First published in The Irish Times, Saturday 11th February, 2017
Burgundy has given me more pleasure (and at times heartache) than any other wine. But now supply, always a problem, is diminishing and growing ever more expensive. Now along comes the 2015 vintage, heralded by some as the greatest since 1929.
Prices are moving steadily upwards and quantities are even more limited than usual, 20-30 per cent less than in 2014. Three importers are offering en primeur access to 2015 Burgundy, with another to follow later this year. This means buying wine that is still in the cask that will be delivered later this year or in early 2018.
There is no doubt that 2015 was an excellent year for red wines; leaving aside the hype (and there is no shortage of that) most are laden with perfectly ripe, succulent fruit, excellent concentration and good acidic balance. In a generally warm and dry growing season, the biggest danger seems to be low acidity, and an oversupply of sugar leading to high alcohol levels – in a region that traditionally struggles to ripen grapes.
Liam Cabot of Cabot and Co says “2015 is an outstanding vintage – it’s a vintage of real pleasure and enjoyment – the wines will drink well from release, yet have the structure to age. Many are comparing it to 2005, but those of a slightly older generation also point as far back as 1949 and 1929. Although prices are rising, it is possible to find classic wines that will deliver real pleasure at very reasonable prices.”
Charles Derain of Nomad Wines will wait until June to make his offer. He is equally positive. “The grapes”, he says, “were absolutely healthy, beautiful to eat. Everything I have tried so far has been outstanding, reminding me of 2005. The wines have incredible balance and structure. I have tried some super Bourgogne Hautes de Beaune and Nuits 2015 that will give great value.”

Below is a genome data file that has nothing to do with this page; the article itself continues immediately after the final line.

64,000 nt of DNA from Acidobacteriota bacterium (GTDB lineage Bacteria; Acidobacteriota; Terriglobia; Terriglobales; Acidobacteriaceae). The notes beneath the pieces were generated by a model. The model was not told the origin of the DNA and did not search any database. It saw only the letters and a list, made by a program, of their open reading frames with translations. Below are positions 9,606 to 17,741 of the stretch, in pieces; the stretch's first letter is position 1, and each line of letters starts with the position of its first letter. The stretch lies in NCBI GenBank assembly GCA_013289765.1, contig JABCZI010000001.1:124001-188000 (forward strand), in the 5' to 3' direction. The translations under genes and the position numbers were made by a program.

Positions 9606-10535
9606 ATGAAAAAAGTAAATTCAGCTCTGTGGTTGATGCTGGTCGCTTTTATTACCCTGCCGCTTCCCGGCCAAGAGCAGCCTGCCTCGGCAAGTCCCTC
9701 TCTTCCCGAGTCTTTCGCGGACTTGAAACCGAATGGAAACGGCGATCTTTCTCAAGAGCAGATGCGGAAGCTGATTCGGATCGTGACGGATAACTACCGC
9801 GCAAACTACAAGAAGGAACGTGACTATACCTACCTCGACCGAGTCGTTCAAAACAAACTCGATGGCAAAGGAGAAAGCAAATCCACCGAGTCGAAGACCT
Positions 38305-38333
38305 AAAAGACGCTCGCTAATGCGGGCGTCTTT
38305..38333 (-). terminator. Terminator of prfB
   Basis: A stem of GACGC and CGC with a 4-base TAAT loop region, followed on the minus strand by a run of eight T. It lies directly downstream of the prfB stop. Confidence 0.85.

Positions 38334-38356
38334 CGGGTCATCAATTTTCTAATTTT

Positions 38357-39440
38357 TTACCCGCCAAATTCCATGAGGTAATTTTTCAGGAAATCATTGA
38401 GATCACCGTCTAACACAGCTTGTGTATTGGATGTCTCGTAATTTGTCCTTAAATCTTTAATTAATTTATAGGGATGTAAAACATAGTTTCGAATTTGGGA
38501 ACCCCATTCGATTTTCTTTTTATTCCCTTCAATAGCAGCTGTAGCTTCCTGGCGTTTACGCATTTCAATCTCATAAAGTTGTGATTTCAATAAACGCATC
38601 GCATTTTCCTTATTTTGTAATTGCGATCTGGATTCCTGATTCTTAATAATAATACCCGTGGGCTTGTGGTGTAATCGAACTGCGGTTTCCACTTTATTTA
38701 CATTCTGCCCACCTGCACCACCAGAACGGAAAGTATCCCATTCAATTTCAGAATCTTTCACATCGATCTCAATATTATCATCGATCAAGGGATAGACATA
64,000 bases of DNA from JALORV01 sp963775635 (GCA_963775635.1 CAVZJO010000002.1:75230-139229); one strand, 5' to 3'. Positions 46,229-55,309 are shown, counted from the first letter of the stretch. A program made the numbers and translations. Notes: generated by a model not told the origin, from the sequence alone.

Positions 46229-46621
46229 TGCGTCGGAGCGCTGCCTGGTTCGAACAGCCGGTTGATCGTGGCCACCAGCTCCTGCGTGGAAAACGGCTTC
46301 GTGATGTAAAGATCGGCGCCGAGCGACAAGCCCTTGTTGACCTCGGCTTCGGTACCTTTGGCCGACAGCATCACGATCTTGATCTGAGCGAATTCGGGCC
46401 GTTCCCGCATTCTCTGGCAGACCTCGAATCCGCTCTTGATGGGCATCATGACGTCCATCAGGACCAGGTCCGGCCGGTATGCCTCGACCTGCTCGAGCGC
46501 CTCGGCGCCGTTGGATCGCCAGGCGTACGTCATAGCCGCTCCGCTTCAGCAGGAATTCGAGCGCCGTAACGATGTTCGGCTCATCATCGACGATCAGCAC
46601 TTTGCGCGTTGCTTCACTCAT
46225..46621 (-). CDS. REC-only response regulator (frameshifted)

Conor Richardson of Burgundy Direct, making his 25th Burgundy offer, agrees. “2015 is excellent, possibly outstanding . . . Burgundy lovers in particular can only be hugely impressed by this very, very fine vintage”. Donal Morris of Greenacres reports “the reds are superb and certainly the best since 2005, even surpassing it. They have a lovely purity of fruit, a luscious concentration and are very fragrant. And this is right across the region.”
No matter how good the vintage, poor winemakers make average wine. Buy from producers (and importers) you can trust. If your budget doesn’t stretch to buying wine by the caseload, keep an eye out for the underrated 2014 Burgundies. I would also set aside a few euro for 2015 (and 2016) from the Northern Rhône, as well as Pinot Noir (Spätburgunder) and Riesling from Germany. Burgundy 2015, including some of the finest estates, is being offered by Cabot and Co, Burgundy Direct, Greenacres and Searsons.
Lovely meaty succulent dark fruits, with a savoury edge.
Stockists: Grapevine, Dalkey; Cabot & Co, Westport.
Bright fresh dark cherry fruits with a lovely succulent quality. Rounded and dense.
Stockists: Greenacres, Wexford.
Richly concentrated, with firm dark fruits and excellent structure. Drink or keep a year or two.
Stockists: La Touche, Greystones; Burgundy Direct; 64wine.
Light refreshing cherries and raspberries with a leafy touch.
Stockists: La Touche, Greystones; Jus de Vine; Grapevine; McHugh’s; Donnybrook Fair.